Schedule Game #6: Sweep Under the Rug


A few years ago, I received a call to help out a project in trouble. Unsurprisingly, when I was reviewing what had been done and what still left to do, the PM explained there were many half-implemented features. (The team had not been implementing by feature, but instead by architecture. Each architecture group had prioritized in their own way.) We created a list of things we would finish and a list we would postpone until the next release. The project finished.

I had suggested the team hold a retrospective, to learn what to do differently the next time. The VP didn't think anyone would learn from a retrospective. He said, “But the team did a great job. They did everything we wanted in this release.”

That's sweeping the problems — especially the changes in priority — all under the rug. Now management lacks credibility. And no one believes they did a good job. The project team is frustrated and tired. If they had known at the beginning that those requirements were unnecessary for this release, the developers wouldn't have started working on them.

Some ideas to avoid this game:

  • Rank the features to implement for a specific release. (Ranking means 1,2, 3, 4, 5, 6, …43, 44, 45,…)
  • Implement by feature.
  • Develop release criteria, so you have the conversation at the beginning of the project about what's needed for release.

These strategies for avoidance all require conversations at the beginning of the project with the project stakeholders. And those conversations are difficult. But the payoff is that no one has to pretend the project was successful. Instead, the project can focus on what's required for success and do that.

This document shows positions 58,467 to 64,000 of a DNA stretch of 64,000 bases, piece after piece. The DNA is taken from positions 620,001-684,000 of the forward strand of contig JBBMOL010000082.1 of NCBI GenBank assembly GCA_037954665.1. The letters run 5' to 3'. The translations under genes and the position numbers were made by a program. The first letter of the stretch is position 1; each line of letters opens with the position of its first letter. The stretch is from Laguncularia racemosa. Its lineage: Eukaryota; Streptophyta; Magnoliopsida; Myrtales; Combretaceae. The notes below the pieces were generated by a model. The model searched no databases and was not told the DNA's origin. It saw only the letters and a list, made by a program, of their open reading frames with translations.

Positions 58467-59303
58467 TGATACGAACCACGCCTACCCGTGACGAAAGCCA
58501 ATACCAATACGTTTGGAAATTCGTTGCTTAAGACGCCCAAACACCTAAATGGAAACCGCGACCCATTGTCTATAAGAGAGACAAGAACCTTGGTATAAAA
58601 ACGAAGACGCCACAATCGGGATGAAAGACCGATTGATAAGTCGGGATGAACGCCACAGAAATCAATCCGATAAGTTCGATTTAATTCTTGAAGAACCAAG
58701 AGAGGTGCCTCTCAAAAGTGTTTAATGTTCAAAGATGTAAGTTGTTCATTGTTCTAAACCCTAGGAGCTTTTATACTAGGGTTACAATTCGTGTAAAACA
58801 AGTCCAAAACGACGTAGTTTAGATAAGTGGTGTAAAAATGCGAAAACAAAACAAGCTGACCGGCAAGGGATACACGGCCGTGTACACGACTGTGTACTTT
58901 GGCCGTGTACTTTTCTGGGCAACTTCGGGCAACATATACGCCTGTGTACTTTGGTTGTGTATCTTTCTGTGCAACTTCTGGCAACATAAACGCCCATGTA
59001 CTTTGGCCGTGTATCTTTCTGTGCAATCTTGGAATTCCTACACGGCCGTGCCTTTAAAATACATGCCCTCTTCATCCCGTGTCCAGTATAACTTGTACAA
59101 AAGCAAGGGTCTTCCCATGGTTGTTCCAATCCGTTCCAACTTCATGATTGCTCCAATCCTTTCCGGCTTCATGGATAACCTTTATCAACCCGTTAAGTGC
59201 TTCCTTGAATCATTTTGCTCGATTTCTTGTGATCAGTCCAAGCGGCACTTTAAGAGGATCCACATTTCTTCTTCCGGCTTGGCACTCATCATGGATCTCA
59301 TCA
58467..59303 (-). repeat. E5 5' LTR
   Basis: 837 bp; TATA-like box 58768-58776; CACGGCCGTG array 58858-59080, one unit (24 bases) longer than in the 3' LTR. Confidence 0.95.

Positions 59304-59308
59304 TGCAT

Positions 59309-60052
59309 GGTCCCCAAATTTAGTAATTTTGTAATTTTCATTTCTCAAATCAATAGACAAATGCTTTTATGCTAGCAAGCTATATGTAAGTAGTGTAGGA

3 thoughts on “Schedule Game #6: Sweep Under the Rug”

  1. I agree with this strategy completely. The ranking of what’s important is critical, especially if the delivery timeline has narrow boundaries. We’ve just gone through this exercise for a .1 release of a new Sales Force Automation project. It was extremely helpful to focus on implementation of the feature set and let the architecture goals be secondary. I truly believe you can’t consider yourself successful unless the customer considers the product successful.

  2. Not only did they miss the opportunity to avoid sweeping problems under the rug, but they also missed the opportunity to really understand why the manager said the team did a great job. What was it about not delivering all the features that was (or wasn’t) important? In a retrospective, te team gets a change to assess the mis-cues, but also to dig into why things go right, when they do. Teams learn to replicate good stuff, as well as avoid familiar potholes.

  3. “Implement by feature”, in my experience, all too often becomes a game used by unscrupulous PM’s to play ‘kill the engineers’.
    Here’s an example of how to play this particular management mind game.
    Say the project has a large, complex engineering piece, ‘NLP core’.
    PM finds a trivial feature, ‘dialog box to select between British and US English’ that depends on the big one, schedules it, and then traps the poor, unassertive engineer into trying to do the giant piece on the small piece’s budget.
    My example’s exaggerated. If this is done on a smaller scale, it actually works.
    In the long run, of course, you burn out the programmers and they leave for a place without PM’s.
    Tricks like this are why I now always ask how project management is done when interviewing. I do this because I’m looking to see if there’s a ‘project manager’ involved. If so, I run the other way.

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